Folic Acid Supplementation may Minimize the Risk of Three of the Biggest Circulatory Diseases

November 23, 2002

A study, a so called meta analysis of 92 studies involving 20,669 patients, was published in the British Medical Journal (BMJ) the 23 November 2002.

Earlier studies have found a connection with a too high value of the substance Homocysteine in the body with coronary diseases like blood clots in the heart, blood clots in the legs, and in the brain.

Homocysteine is increased by deficiency of several vitamin Bs, especially vitamin B12, vitamin B6 and folic acid, and by a common genetic defect that reduces the activity of an enzyme in the folic acid metabolism. The result of this defect is a condition called “functional vitamin B deficiency”, which means a need for greater intake of folic acid in the exposed ones.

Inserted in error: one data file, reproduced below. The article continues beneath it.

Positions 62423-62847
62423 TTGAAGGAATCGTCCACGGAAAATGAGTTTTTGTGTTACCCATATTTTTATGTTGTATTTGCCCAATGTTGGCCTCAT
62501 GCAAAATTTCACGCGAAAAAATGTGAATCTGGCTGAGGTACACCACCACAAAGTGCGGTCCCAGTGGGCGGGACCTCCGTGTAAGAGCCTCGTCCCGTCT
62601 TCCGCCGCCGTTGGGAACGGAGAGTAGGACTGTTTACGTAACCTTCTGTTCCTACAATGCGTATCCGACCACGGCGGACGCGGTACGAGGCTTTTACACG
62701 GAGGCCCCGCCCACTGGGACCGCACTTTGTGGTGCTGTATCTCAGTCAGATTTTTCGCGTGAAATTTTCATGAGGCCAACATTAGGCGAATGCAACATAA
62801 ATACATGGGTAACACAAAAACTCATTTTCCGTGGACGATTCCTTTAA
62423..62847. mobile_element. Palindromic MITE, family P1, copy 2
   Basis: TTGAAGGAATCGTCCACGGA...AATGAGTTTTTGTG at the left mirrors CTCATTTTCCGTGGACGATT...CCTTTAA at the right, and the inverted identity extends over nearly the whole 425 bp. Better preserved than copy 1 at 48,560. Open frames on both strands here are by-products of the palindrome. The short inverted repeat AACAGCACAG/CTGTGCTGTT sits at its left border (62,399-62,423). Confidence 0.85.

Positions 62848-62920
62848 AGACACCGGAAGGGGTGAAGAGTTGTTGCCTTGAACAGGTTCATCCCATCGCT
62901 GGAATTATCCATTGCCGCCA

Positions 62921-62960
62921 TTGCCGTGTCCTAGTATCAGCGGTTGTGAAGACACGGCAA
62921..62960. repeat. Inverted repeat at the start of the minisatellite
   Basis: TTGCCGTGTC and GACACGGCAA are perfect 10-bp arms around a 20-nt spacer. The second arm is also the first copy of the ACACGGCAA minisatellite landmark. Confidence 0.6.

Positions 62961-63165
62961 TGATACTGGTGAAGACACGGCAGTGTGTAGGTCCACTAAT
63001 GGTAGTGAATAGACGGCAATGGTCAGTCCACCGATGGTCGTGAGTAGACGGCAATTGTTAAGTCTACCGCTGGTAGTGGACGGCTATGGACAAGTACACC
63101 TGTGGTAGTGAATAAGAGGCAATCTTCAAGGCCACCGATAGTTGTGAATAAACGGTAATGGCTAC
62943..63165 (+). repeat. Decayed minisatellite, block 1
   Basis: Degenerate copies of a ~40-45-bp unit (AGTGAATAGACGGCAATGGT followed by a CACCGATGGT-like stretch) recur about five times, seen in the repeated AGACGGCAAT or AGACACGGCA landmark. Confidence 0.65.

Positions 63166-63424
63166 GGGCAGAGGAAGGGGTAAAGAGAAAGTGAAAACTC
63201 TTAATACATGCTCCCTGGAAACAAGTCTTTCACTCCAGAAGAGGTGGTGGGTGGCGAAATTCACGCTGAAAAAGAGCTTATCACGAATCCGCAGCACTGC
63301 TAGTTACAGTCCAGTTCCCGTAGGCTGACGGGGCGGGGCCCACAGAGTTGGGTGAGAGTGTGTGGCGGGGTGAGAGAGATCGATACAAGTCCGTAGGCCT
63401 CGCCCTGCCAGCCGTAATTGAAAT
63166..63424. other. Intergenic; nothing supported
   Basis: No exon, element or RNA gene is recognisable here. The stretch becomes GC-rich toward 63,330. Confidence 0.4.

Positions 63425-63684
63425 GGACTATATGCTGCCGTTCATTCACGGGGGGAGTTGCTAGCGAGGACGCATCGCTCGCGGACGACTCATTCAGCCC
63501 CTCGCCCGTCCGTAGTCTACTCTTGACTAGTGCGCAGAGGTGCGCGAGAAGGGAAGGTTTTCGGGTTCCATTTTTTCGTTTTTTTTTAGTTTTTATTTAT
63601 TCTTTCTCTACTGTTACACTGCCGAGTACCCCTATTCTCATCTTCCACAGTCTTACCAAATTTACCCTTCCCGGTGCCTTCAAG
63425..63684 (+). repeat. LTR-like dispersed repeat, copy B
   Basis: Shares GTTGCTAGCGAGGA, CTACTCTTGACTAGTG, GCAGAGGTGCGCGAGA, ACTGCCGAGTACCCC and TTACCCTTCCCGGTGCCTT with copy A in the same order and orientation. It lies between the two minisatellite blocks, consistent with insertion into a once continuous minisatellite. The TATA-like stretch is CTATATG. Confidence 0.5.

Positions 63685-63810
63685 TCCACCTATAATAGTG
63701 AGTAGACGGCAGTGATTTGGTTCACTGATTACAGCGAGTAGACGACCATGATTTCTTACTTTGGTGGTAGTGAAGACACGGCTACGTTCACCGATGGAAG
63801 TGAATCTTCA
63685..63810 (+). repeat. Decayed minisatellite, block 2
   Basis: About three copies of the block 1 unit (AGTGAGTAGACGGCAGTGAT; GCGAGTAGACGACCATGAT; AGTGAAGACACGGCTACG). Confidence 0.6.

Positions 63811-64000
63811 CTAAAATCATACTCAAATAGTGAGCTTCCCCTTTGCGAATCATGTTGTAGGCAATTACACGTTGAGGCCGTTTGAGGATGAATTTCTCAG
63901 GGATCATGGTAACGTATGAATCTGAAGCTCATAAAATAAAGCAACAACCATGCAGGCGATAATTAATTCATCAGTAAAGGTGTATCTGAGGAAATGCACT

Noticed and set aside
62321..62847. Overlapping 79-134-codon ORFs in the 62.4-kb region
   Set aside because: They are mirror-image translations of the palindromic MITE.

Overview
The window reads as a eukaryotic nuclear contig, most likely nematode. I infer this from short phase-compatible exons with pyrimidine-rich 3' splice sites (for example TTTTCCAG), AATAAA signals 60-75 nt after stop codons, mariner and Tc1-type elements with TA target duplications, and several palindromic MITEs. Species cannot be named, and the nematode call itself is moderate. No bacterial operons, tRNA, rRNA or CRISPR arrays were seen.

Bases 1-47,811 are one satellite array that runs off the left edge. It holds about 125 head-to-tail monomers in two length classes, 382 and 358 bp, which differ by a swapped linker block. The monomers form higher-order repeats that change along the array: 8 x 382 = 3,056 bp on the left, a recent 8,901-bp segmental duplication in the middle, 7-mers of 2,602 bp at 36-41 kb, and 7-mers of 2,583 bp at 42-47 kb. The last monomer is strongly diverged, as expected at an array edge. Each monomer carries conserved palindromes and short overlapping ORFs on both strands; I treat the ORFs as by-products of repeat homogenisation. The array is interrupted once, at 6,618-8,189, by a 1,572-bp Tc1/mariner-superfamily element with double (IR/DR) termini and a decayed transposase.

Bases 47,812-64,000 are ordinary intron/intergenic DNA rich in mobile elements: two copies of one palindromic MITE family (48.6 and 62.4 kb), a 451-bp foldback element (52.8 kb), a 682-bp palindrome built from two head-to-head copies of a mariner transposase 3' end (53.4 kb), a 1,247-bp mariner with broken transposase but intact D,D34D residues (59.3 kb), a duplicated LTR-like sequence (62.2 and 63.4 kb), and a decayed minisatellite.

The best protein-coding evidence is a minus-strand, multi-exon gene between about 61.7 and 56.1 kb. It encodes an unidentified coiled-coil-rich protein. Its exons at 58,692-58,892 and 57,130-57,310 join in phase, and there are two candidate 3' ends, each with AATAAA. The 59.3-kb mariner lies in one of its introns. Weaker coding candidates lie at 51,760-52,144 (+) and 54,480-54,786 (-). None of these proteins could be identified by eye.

Increased homocysteine – no matter the cause – has shown to be significantly related to the three following diseases. By a reduction in the homocysteine of the blood of 3 mikromol/l it was possible to decrease the incidents of heart diseases with 16%. Deep venetrombose, with or without lung emboli, with 25%. The reduction in the frequens of blood cloths in the brain (strokes) was 24%.

The authors conclude:
That by reducing the homocysteine concentration with 3 mikromol/l (which alone can be obtained by increasing the folic acid intake, editor) the risk of heart disease can be reduced with 16%, the risk of deep venetrombose with 25%, and the risk of stroke with 24%.

By: Per Tork Larsen, DSOM

British Medical Journal; Nov, 2002.